Aging does not begin at 65 years of age. How we live the last several decades of life is hugely influenced by the care we receive in the first few decades of life. We are standing at the door step of discovering implementing and evaluating novel and innovative ways of radically changing and improving the aging experience for everyone.
The Stanford Aging & Ethnogeriatrics Research Center (SAGE) was founded and is directed by Dr. VJ Periyakoil in 2018 with funding from the National Institute of Aging (NIA) and Stanford School of Medicine. SAGE aims are to solve many of the current problems in aging research using the latest technological tools including artificial intelligence/machine learning, precision medicine, digital interventions, virtual reality and others. We seek to foster research on diverse populations and increase involvement of junior scientists from underrepresented groups in aging research.
SAGE Scientists are currently conducting studies using innovative approaches that are digitally driven and uniquely Stanford to answer key research questions in the aging arena:
- SAGE will promote multi-level, transdisciplinary research using an integrative biopsychosocial framework and harnessing emerging technologies to discover new knowledge and solve existing challenges in the aging arena.
- SAGE small grants will use emerging methodologies like machine learning, artificial intelligence and other big data techniques, as well as innovative methods like virtual reality, wearables, digital interventions and precision medicine approaches.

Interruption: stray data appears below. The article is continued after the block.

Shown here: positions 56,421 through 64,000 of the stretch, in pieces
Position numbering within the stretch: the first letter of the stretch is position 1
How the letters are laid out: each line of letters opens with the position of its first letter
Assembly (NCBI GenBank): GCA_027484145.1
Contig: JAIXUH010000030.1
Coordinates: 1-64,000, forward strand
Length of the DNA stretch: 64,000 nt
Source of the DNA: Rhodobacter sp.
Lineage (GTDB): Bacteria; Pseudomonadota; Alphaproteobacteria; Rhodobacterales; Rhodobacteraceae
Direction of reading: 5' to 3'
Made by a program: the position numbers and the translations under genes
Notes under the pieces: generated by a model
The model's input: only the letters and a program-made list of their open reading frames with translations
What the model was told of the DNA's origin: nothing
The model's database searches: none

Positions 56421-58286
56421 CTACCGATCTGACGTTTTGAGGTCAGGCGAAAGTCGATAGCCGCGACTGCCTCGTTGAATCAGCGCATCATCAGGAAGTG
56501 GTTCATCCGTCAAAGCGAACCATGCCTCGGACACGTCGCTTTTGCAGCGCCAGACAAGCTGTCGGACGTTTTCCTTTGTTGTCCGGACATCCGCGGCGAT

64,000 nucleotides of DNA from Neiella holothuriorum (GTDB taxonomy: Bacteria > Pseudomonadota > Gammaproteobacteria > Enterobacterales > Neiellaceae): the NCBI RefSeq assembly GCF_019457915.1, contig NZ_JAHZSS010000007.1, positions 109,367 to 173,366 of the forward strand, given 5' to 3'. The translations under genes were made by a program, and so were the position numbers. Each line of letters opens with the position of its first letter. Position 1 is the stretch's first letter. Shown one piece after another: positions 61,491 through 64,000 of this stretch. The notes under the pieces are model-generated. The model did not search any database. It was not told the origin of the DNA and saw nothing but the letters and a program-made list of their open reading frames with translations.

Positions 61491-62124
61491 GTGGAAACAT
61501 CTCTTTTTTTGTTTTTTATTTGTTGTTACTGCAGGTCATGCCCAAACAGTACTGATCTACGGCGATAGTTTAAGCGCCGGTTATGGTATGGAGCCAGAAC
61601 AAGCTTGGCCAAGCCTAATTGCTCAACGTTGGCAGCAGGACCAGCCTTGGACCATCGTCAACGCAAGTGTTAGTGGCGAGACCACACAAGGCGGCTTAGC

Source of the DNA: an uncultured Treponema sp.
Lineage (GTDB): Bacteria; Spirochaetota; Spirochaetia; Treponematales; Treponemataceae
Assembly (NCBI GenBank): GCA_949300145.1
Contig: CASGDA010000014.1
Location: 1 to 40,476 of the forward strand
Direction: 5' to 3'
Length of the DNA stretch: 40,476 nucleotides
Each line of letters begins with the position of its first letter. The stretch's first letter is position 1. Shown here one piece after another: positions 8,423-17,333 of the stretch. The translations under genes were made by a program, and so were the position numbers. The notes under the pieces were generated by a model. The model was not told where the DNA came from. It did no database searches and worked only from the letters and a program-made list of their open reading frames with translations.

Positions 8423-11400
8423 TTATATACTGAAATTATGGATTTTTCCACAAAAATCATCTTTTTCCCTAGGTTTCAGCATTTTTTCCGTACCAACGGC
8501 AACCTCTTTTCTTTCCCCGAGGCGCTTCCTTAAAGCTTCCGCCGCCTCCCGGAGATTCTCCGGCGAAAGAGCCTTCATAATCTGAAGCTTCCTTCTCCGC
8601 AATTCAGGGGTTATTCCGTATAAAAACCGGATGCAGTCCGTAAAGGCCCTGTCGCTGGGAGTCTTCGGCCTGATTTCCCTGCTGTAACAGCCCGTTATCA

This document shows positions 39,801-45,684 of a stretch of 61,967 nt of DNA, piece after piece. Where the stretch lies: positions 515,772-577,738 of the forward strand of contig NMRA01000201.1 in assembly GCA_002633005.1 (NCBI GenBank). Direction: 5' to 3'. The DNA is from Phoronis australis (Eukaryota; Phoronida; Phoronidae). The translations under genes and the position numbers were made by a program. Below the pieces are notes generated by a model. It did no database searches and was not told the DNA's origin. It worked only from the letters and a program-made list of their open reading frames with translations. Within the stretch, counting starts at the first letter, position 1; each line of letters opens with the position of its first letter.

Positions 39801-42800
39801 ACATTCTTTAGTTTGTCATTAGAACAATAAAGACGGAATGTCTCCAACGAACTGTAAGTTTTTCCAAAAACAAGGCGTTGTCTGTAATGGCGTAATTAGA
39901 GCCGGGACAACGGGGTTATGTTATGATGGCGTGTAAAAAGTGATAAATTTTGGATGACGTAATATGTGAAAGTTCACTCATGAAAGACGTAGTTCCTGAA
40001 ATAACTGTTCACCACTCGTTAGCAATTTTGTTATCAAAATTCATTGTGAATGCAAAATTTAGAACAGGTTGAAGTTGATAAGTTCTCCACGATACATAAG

- We recognize that the aging process is not defined just by the chronological age. Aging is a life long process and impacted by numerous modifiable processes and we intrepret aging research broadly.
- Prevention of many diseases that occur in older adults is best done by adopting key health behaviors in twenties and thirties.
- Waiting until you hit 65 years of age to prevent and cure many chronic illnesses is a recipe for failure.
- Technological advances have great potential to shed new light on a broad variety of questions related to aging and we seek to harness this power through the work done at the SAGE center.
Methodologies used by SAGE Center Scientists in aging research
Numerous senior and junior investigators are affiliated with the SAGE Center and working to solve many of the health issues currently common in the aging process. A sample of topics include use of big data approaches to shed light on the genetic risk factors for dementia, using data science to understand opioid addiction, using virtual reality to treat mental illnesses, electronic phenotype algorithms to assess quality of healthcare for diverse populations and many more.